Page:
Featured Garden Herbs and Spices

Oregano Know Your Herbs and Spices

Oregano_Mai2008Oregano is a big part of the Mediterranean diet that has proven health benefits. This herb is high in antioxidants and easy to digest. You will find this herb in a Italian dishes as a versatile flavor enhancer. The aroma of oregano is one of the most recognizable in the culinary world.

Culinarily speaking, oregano has a similar taste to marjoram, sort of earthy and fragrant and pairs well with tomato dishes. Maybe you have noticed most pizza shops have a jar of it on their condiment bar. It is often used along with rosemary, thyme, basil, marjoram and garlic in many Italian dishes.
Oregano is easy to grow with few insect enemies. It is a hardy perennial that needs to be kept trimmed back or can easily take over an herb garden. Fortunately it works well fresh or dried.
Pick this herb fresh as needed or dry and even freeze for later use. If you purchase dried oregano use it promptly it does become less flavorful over time.
I like to use oregano in tomato sauces of course, but it is a member of the mint family like basil. This means it pairs well with lemon for beef, pork and chicken dishes.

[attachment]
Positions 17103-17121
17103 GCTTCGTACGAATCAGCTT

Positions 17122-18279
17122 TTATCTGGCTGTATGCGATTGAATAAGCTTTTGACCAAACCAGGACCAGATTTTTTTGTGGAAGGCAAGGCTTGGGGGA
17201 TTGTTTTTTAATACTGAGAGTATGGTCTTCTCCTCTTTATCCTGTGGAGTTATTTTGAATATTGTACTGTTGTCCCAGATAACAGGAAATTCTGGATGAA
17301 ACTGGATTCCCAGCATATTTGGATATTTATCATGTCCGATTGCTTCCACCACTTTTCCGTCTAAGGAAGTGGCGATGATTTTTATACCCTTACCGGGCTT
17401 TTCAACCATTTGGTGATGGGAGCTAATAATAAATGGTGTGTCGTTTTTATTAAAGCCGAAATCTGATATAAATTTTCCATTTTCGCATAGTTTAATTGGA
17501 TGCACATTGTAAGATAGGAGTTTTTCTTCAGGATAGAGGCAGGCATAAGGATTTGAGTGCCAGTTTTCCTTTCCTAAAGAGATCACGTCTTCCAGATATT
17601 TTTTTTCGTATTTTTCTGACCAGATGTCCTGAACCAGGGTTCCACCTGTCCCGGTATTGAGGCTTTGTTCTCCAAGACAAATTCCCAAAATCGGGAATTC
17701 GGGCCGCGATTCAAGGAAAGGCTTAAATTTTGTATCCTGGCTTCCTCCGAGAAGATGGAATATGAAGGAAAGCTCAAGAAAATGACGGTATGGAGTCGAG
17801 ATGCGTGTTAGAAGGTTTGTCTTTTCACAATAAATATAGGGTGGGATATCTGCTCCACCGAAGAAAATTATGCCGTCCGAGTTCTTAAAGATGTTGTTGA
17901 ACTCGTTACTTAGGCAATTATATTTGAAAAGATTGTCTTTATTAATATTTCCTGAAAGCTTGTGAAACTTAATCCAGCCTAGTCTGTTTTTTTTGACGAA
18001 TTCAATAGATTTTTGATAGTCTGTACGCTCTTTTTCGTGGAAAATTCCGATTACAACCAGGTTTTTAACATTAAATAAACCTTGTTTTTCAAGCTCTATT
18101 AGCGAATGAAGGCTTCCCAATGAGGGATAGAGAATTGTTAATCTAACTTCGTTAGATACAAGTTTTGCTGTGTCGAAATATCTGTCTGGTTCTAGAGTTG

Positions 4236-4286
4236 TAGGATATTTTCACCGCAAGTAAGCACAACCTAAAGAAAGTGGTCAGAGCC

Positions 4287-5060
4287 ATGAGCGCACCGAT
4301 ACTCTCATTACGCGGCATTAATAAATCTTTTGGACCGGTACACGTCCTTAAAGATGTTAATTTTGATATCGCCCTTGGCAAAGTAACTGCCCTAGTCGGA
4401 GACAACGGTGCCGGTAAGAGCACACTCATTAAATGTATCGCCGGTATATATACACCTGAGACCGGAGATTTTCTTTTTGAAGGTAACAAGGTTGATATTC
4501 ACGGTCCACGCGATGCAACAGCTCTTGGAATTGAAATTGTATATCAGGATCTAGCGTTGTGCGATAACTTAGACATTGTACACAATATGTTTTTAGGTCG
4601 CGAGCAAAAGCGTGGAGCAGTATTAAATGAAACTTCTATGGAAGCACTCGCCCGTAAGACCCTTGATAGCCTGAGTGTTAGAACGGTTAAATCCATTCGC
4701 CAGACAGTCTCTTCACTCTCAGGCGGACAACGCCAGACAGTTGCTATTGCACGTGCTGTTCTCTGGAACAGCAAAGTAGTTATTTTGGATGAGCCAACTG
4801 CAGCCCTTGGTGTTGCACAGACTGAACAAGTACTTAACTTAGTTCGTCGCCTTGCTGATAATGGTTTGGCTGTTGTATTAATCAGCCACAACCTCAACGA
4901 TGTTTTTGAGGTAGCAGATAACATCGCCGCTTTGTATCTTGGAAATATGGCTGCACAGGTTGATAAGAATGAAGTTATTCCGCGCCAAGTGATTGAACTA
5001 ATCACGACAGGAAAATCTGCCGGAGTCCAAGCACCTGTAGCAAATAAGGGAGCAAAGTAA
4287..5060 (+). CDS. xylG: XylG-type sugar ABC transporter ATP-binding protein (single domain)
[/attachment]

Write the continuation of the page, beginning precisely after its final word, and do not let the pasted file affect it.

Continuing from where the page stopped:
Oregano shows up in a lot of spice rubs paired with assorted peppers and garlic. It works just as well in wet marinades and salad dressing. Just remember that a little goes a long way.
Here’s a breakdown of all the good nutrition found in 100 grams of oregano: Dietary fiber- 107% (Percent of RDA) (RDA- Recommended daily allowance).
Folates- 69%
Pyridoxine- 93%
Vitamin-C- 83%
Vitamin-A-230%
Vitamin-K- 518%
Iron- 550%
Manganese-203%
Carotene-ß- 4112 µg

Besides topping for pizza or a dash on spaghetti here are a few ideas for using oregano:

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About the author

Cindy's Recipes and Writings

As a professional cook, I love creating exciting new recipes on the job as well as at home. Assisting in teaching low-income families how to buy, store and prepare healthy food through Penn State’s alliance with Pennsylvania’s Supercupboard Program was very rewarding. During my 11 years with the Master Gardener program, I taught horticultural therapy to assisted living patients using healthful, fr
esh grown food as a focal point. . My hands-on programs and instruction helped hundreds of children and adults learn about where their food comes from and how important fresh food is for your body.
Currently I’m a cook at a college in Pennsylvania. We prepare everything we can from scratch, including our potato chips that tout the seasoning of the day!
Of course I write about food; it's in my blood!

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